The Czech and Slovak Film Festival of Australia is in its 2nd year, and comes to Sydney for the first time between 4-7 September 2014. I caught up with the Artistic Director, Cerise Howard, to talk about the program, which features retrospectives of the iconic Czech New Wave, the inimitable surrealist Jan Švankmajer and some fascinating new films from the two nations.
First of all, welcome, good to talk to you and congratulations on the film festival coming to Sydney for the first year. What has that experience been like, running them almost concurrently in two cities?
Well, the festival’s only into its second year. Last year it was Melbourne alone, that was quite a handful in its own right. The inaugural edition of any festival is a huge learning curve for all involved, especially for something that’s an entirely volunteer-run passion project, much as it is this year but this year it differs not only in that this is the second city (Sydney), but that another team is involved in running the festival. So there’s a separate team, an organisation called IKSIMA films, running the Sydney leg of the festival, but with a lot of cooperation between the Melbourne and the Sydney teams, to share costs, to acquire the funding together and generally improve the odds of running a successful festival in both cities. That they’re in close proximity does have some challenges, because certainly cinemas like to have their materials on average a week ahead of screening to test them for any possible projection issues. In this brave new digital world we live in there are more issues than ever with projection – there’s more that can go wrong.
Yeah funny – hilarious. But I think everything will run smoothly now, it’s all been tested. It’s all a bit frantic but I’m sure it’s universal for any festival that goes on the road.
How do you find Sydney in terms of its film culture? Do you think it’s quite a receptive city?
I’m not best placed to answer that yet, I’ve not spent much time in Sydney. I’ve especially not spent much time here actively engaged in its film culture. I haven’t been to any of the festivals here in any real participatory way. So it’s difficult for me to judge.
Now, you’ve worked in film for a while in a variety of roles, notably writing for Senses of Cinema and contributing there. Do you see your work at the moment as a sort of a continuation of what you’ve done before, in terms of having a critical engagement with film? Is being the director of a film festival something that carries on from that?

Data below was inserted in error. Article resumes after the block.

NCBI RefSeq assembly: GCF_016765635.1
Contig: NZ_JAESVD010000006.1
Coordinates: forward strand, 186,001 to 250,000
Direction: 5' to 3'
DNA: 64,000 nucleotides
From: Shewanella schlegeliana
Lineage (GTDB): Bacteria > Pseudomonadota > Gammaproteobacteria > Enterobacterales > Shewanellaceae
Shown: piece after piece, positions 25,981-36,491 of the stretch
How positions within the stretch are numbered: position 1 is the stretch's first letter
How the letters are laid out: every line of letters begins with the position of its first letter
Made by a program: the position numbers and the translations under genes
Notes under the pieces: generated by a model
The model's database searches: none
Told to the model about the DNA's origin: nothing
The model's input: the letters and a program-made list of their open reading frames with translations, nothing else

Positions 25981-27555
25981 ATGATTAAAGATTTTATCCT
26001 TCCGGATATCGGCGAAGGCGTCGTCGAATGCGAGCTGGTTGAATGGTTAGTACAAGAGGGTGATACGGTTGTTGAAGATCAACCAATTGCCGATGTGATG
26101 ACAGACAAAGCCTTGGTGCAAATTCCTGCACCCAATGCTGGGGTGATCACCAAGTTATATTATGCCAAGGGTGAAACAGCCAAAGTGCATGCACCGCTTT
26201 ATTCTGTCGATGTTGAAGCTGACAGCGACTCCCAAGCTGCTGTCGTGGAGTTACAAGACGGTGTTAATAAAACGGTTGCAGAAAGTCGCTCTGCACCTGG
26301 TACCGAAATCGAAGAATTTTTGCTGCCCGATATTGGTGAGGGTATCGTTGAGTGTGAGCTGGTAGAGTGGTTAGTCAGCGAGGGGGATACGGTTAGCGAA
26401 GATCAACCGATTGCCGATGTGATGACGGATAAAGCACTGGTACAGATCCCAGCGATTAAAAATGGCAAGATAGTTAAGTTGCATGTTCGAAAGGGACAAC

It very much does, I feel. I think a lot of people in similar positions would say much the same, that programming and curating is a critical act, that in selecting particular films and finding contexts to draw them together in ways that they can be in dialogue with one another and the culture around them is very much a critical act, it’s very much consistent with critical practices. And so I do feel it is all consistent with what I personally have been doing for the last 10 to 15 years, where even before I wrote at all regularly for Senses of Cinema I was involved with that journal, sort of as its web admin, and I did that for 8 or 9 years. Way back when I’d been involved with different festivals in Melbourne and overseas, just various sorts of participatory roles from occasionally posting Q&As or doing “jury duties”, a lecture here or there or I’ve even been a foreign correspondent, representing the only Australasian at an animation festival in the Czech Republic.
Myself, I love travel, I love film, I love finding any opportunity to get myself abroad because I suppose one thing I probably could confidently say about Sydney film culture – something that would be common to all film culture in Australia – is that we are an island and we’re not very internationalist. So that while we do have these gargantuan international film festivals, we don’t tend to invite the world to them, we’re quite insular in that respect. And so as a critic, I think one of the best things any of us can do is travel and widen our understanding of the worlds that we don’t normally engage with – only through cinema – but get in there first-hand. And meet people, not only critics, other practitioners, everyday people, because we’ll only understand cinema better that way, anyway. So it’s an ongoing frustration with Australian film culture on a whole. Because we bring so much film product here, so many festivals – distribution isn’t so much an issue. It’s just in terms of bringing the world here is another matter.
And is your particular interest in Czech and Slovak film as a result of your travelling?
It is in some part. It was initially sparked by encountering the films of Jan Švankmajer 20 years ago and just being blown away by them and wondering where on earth they came from. Six years ago I first had an opportunity to find out myself and visit that part of the world and just fell for it in a big way immediately. And one thing with this festival is that it helps me keep in touch with that affinity for that part of the world, just enriches it evermore. And it maintains a dialogue and keeps giving me reasons to go back and forth.
That must be nice! In terms of its status as a sort of “bi-national” film festival, I guess you have some sort of role to play in showing a particular history of that country or engaging with some sort of element of cultural memory or something like that. You’ve said that the theme for this year’s festival is resistance. Can you talk a bit about that and its relationship to the films?